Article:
Recent reports have surfaced claiming Leonardo DiCaprio is in talks to star in a standalone origins film of the Joker.
Sources have claimed that a Joker origins film is currently being developed by Waner Bros, with The Hangover’s Todd Philips set to direct. Apparently Warner’s have approached Martin Scorsese to come in a produce the film, as well as take a leadership role within the DC Cinematic Universe. It is the hope of Warner’s that if Scorsese did accept, he would bring along long time collaborator DiCaprio to play the clown prince of crime.
It’s obviously to early to know how far along this plan actually is. But DiCaprio would be a major coup for Warner’s and DC. He is undoubtedly the biggest name actor in the world not currently tied to any franchise, so the opportunity to bring DiCaprio into the fold is one Warner’s and DC must take.
It begs two questions, could DiCaprio pull of the Joker? Do we need a Joker origins movie?
DiCaprio may have come to fame on the strength of his good looks, but in recent years he has not shied away from playing the villain. However, even when he does play the villain, DiCaprio’s charisma and on-screen presence make it difficult to hate his character. The Southern slave owner with a twisted sense of hospitality in Django Unchained, or the ruthless conman who lives in extreme excess in The Wolf of Wall Street. DiCaprio can take horrible characters and almost have you root for them. And that is what could make a Joker film work. The rumored plan of a Taxi Driver style film would certainly play to Scorsese’s strengths, and DiCaprio has the talent to pull off a Travis Bickle character.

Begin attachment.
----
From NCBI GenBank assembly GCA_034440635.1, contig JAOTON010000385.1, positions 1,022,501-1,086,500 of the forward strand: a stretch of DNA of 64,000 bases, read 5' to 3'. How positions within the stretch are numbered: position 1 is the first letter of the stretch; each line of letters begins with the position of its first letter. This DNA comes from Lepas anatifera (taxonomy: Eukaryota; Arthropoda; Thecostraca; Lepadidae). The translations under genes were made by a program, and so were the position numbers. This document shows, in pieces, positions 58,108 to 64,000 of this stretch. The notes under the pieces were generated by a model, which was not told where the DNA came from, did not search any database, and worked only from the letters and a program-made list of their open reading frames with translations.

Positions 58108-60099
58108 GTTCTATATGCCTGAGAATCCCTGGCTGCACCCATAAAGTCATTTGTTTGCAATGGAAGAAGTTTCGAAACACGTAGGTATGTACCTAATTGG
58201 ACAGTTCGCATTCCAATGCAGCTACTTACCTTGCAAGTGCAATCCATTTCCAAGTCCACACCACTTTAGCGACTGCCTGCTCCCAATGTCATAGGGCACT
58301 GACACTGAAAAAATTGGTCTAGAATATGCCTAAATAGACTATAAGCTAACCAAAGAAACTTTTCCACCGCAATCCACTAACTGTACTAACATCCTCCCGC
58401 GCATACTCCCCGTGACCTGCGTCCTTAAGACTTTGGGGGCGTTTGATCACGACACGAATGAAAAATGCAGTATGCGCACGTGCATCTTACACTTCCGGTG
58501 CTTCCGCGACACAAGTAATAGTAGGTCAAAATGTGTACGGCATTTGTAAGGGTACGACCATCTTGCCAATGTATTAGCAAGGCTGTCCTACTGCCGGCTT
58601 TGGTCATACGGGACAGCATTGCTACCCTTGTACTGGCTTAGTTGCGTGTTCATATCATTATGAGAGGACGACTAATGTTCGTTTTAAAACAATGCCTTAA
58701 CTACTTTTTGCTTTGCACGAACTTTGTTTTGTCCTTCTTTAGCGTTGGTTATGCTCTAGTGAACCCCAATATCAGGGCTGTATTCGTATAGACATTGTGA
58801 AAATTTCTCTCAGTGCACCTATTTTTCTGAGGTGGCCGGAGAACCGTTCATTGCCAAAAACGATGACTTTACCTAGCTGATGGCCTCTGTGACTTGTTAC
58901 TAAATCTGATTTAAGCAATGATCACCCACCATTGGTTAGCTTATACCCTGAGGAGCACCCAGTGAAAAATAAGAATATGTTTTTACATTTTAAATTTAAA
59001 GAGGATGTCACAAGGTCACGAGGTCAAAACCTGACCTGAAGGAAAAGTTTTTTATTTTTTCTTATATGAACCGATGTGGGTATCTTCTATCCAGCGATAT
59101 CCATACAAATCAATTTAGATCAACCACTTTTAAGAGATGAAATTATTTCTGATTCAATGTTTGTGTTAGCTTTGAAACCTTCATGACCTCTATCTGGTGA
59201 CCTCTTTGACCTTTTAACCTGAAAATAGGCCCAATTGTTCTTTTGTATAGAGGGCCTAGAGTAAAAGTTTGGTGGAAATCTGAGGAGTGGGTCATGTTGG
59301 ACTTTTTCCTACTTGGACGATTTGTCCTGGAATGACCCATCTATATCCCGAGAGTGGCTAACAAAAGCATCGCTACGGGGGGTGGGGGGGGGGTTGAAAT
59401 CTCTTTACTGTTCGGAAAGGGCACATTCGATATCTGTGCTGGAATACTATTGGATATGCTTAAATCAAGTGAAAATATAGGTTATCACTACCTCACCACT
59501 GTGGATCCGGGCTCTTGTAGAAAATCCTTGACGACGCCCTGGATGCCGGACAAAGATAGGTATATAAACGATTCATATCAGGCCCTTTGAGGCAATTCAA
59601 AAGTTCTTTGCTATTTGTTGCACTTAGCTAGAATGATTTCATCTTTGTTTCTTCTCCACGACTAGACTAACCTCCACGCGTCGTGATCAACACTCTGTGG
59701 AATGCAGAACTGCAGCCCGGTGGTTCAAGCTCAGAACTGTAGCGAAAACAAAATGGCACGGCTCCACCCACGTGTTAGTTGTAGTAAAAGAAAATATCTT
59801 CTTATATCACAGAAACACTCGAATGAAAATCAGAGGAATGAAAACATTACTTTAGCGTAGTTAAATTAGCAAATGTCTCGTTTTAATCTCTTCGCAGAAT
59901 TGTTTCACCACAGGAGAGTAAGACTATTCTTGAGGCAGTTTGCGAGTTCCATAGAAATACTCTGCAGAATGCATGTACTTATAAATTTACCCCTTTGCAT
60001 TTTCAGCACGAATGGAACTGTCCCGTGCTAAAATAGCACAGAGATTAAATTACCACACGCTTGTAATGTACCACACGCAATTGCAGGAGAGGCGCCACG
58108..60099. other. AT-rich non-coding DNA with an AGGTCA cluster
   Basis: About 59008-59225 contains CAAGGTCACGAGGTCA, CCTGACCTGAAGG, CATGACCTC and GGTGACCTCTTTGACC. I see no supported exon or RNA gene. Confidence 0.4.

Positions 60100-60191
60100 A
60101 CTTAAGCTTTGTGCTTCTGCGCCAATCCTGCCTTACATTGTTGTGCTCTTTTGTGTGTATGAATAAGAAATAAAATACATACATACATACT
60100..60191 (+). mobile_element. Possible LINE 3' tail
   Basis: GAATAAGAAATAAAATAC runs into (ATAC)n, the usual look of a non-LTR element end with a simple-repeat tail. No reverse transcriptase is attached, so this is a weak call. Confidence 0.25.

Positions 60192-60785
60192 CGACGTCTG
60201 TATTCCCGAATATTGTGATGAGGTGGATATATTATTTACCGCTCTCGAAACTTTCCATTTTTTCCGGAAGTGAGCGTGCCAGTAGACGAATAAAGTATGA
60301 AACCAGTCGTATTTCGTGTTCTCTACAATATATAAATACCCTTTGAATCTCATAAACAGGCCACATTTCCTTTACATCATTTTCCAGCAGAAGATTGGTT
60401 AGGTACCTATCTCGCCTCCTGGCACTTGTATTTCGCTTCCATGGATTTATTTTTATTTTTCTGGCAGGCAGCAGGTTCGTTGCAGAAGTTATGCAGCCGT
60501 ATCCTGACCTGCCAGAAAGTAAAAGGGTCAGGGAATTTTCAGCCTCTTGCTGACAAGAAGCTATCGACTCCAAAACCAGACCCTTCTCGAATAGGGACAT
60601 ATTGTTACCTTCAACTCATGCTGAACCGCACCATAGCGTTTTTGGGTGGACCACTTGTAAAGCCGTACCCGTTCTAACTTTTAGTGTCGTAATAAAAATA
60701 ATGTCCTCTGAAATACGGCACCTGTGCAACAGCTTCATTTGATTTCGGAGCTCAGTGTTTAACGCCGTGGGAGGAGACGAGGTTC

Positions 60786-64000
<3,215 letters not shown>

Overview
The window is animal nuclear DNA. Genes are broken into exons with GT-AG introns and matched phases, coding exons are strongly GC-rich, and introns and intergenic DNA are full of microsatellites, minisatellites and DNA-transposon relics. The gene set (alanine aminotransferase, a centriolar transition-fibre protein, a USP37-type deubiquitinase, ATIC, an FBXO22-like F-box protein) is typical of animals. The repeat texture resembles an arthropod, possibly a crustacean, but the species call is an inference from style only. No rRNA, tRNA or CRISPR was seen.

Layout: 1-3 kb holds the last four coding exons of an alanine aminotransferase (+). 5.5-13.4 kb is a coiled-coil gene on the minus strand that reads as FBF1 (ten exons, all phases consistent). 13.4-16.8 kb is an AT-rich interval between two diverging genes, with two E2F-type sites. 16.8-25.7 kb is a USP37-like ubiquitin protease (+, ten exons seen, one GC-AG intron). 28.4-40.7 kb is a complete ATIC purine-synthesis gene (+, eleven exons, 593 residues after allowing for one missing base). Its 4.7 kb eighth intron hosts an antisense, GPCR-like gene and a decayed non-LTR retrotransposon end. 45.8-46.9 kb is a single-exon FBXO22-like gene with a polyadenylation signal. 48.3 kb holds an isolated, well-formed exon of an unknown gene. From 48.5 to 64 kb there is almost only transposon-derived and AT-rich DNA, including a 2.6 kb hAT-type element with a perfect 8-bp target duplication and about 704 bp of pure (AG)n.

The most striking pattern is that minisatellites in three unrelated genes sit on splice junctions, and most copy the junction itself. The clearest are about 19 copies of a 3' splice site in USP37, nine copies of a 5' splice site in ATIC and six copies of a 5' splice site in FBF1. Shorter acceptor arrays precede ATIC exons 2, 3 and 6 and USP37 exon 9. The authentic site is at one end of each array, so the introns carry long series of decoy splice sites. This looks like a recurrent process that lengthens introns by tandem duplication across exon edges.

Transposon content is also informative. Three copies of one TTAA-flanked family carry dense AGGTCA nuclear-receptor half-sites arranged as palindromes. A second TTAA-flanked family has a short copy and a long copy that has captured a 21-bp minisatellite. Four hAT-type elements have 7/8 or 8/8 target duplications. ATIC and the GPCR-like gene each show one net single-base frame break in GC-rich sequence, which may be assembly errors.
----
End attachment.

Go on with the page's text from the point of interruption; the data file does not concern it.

However, do we even need a Joker origin movie? This will be the sticking point for many DC fans. The Joker is such a compelling character because we know so little about his backstory. There hasn’t been an origin story in any comic book to refer to (The Killing Joke is not canon, and Joker’s claims of being the Red Hood have been unsubstantiated because he’s an unreliable narrator). This is a concept that Christopher Nolan played with in The Dark Knight. He used the mysterious background of the Joker to highlight how untrustworthy he is, every story changing depending on who he confronted. Furthermore, DC has attempted something similar with the failed Suicide Squad. There is a fine balance between establishing a bad character, but also not making them bad that the audience no longer care. The Joker could be a classic anti-hero character, but is there enough time in a feature length film to pull that off?
Either way, this is a strong sign from Warner Bros. and DC that they are serious about attracting the best talent they can to work (and slightly fix) in their Cinematic Universe.